West Sherman wreck

The scene of the Saturday evening wreck on West Sherman Street near Old Town Pocatello that involved two SUVs colliding and then hitting a parked car and power pole. It was one of several incidents that taxed local emergency services.

POCATELLO — The city found itself with no available police and fire units early Saturday evening.

Within the span of 24 minutes, the city’s emergency responders were called to two motor vehicle accidents, a woman suffering a stroke and a man suffering severe chest pains.

The four calls left the Pocatello police and fire departments with no available units to respond to anything else.

But Pocatello Police Chief Roger Schei says calls are increasing as the population grows and more events are being held in the area, and it’s not that uncommon for all of their resources to be tied up. Still, they’ve learned to manage such situations.

“We’re good at how we consolidate our resources and manpower,” Schei said.

He says they have to prioritize their calls, responding to the most urgent situations first, and have done other things to free up as many officers as possible. For instance, they allow citizens to file crime reports online for non-emergency situations like vandalism, identity theft or lost property.

“It saves an officer from having to go out there,” Schei said, adding that it also frees up the dispatcher who would take the phone call and the stenographer who would type up the report.

In addition, if there are two or more officers at a call, they can reassign some of them to another call, Schei said. And they can always ask off-duty officers to come in if they need them to.

While Pocatello falls below the state and national average for the number of officers per 1,000 people, and they could certainly use more officers, Schei said the challenges they face are not unique to their department.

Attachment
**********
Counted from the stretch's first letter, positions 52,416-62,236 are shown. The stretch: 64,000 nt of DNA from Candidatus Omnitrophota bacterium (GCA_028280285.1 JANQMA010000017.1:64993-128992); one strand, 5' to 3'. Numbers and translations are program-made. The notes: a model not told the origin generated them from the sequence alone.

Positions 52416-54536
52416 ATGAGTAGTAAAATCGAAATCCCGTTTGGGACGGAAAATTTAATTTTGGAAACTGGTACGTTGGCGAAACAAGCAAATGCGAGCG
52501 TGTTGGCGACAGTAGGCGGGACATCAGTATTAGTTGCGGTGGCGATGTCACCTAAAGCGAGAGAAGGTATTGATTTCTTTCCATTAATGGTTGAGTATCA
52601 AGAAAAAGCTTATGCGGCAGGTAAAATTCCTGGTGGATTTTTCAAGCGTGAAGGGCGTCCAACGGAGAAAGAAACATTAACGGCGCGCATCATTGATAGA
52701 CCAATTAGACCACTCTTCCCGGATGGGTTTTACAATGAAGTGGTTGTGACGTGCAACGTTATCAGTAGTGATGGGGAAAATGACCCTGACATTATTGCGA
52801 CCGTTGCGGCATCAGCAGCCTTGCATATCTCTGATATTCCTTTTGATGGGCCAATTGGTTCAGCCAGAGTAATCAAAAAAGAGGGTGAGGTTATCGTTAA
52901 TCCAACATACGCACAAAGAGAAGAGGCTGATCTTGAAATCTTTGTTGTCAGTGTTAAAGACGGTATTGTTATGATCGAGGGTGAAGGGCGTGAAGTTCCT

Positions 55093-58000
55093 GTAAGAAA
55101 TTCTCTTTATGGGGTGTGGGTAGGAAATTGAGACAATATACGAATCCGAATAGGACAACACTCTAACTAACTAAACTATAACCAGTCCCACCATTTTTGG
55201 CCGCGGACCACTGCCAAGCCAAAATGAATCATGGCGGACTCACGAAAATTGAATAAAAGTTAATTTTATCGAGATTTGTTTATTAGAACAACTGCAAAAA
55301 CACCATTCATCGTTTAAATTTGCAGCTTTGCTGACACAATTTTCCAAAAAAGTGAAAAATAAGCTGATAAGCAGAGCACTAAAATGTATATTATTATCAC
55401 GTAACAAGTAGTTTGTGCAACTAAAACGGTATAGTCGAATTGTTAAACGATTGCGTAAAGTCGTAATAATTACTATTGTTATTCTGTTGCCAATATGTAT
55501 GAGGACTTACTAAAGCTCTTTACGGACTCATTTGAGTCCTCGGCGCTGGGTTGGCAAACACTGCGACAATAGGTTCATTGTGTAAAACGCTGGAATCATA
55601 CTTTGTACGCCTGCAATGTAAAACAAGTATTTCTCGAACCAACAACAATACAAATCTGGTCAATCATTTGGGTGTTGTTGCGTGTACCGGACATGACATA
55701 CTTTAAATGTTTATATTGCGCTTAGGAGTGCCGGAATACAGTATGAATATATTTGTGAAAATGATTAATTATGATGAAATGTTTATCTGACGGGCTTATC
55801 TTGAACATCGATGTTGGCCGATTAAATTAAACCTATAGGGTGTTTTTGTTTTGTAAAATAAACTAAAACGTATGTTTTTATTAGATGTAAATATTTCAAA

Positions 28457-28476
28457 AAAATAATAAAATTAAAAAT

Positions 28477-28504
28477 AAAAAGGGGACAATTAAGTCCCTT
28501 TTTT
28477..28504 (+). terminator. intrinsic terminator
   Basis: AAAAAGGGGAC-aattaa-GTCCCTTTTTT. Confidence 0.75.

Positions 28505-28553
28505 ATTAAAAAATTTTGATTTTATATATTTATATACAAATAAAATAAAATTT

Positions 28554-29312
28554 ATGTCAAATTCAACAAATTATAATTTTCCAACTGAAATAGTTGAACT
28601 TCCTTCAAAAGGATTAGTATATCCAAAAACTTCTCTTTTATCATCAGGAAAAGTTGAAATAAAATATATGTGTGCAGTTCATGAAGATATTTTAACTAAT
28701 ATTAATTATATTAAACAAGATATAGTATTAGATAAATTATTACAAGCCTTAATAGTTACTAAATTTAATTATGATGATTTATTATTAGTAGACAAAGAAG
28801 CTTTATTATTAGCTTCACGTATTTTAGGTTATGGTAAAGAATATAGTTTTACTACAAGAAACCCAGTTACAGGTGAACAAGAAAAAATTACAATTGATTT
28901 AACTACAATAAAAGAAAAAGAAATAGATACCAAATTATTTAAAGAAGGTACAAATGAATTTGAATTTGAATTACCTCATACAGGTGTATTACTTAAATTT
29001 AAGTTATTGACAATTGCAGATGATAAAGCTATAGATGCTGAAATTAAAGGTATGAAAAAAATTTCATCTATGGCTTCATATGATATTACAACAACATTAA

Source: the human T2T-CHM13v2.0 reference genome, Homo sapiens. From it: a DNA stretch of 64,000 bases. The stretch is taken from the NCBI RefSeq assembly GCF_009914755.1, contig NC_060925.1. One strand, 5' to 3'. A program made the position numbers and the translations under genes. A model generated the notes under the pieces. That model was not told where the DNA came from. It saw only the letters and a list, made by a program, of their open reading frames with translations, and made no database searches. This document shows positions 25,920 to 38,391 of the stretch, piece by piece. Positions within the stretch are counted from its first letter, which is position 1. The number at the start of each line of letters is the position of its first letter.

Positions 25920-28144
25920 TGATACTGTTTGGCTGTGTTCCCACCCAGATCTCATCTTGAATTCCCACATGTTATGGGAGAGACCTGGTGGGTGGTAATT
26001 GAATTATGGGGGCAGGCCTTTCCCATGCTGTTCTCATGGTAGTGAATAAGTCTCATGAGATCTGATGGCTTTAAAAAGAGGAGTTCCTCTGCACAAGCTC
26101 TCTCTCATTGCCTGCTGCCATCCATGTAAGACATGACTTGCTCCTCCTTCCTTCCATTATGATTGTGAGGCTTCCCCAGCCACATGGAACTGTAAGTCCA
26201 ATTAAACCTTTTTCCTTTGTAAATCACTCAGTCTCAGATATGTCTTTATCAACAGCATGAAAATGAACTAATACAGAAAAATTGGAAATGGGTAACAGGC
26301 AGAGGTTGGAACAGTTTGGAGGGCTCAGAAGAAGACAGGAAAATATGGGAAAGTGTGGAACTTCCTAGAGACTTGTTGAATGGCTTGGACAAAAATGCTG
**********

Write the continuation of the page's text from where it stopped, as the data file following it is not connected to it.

“What we had on Saturday happens in communities across the country on a daily basis,” he said.

Around 6 p.m. on Saturday, emergency responders were called to a crash on West Sherman that involved three vehicles and a power pole. One woman, who had to extricated from an SUV, was injured in that incident.

Police said the downed power pole caused a brief power outage in the immediate area of the crash before Idaho Power crews responded and replaced the pole and downed wires.

West Sherman between Main and North Harrison was temporarily shut down by police because of the wreck.

The second crash occurred at 6:27 p.m. Saturday when the driver of a car lost control on McKinley Avenue near West Griffith Road.

The car crashed through a fence, overturned and came to rest on its roof in the yard of a home, police said, adding that the driver was not injured in that incident.

With all available police units and nearly all of the city’s fire units responding to the crashes, the third 911 call came in at 6:30 p.m. Saturday.

A woman was suffering a stroke at a home on West Clark Street.

The remaining available Pocatello Fire Department unit, fortunately an ambulance, rushed to the woman’s home and transported her to PMC.

Another 911 call then came in at 6:32 p.m. Saturday about a man in an alley off McKinley Avenue near West Oak Street who was experiencing severe chest pains.

There were initially no Pocatello Fire Department units available to respond.

But soon after that call came in the fire department ambulance that had transported the West Sherman crash victim to the hospital became available and it picked up the man in the alley off McKinley and transported him.

Police and firefighters said that it doesn’t take many emergency calls to max out their resources and delay their response times to new emergencies.

The Pocatello Fire Department said the number of times it’s had five overlapping calls is dramatically increasing.

In 2015, there were 19 times when the department responded to five overlapping emergencies — incidents happening during the same short time frame. From January to May of 2019, there were 33 times when this happened.

Saturday evening’s incidents represented only four overlapping emergencies but they still maxed out the city’s emergency response resources.

While emergency resources may get tied up, Schei said that does not mean that people living in Pocatello are not safe.

“We have a safe community that we live in,” he said. “We do have things that happen here, but we’re really good about bringing a resolution to those incidents.”

Police may have to prioritize their response — a fight in progress or an injury accident will likely take precedence over a theft or burglary that occurred earlier in the day — but Schei said they will respond.

“It may take a little time to get to them, but they do good work and they’ll get there and be able to respond,” he said.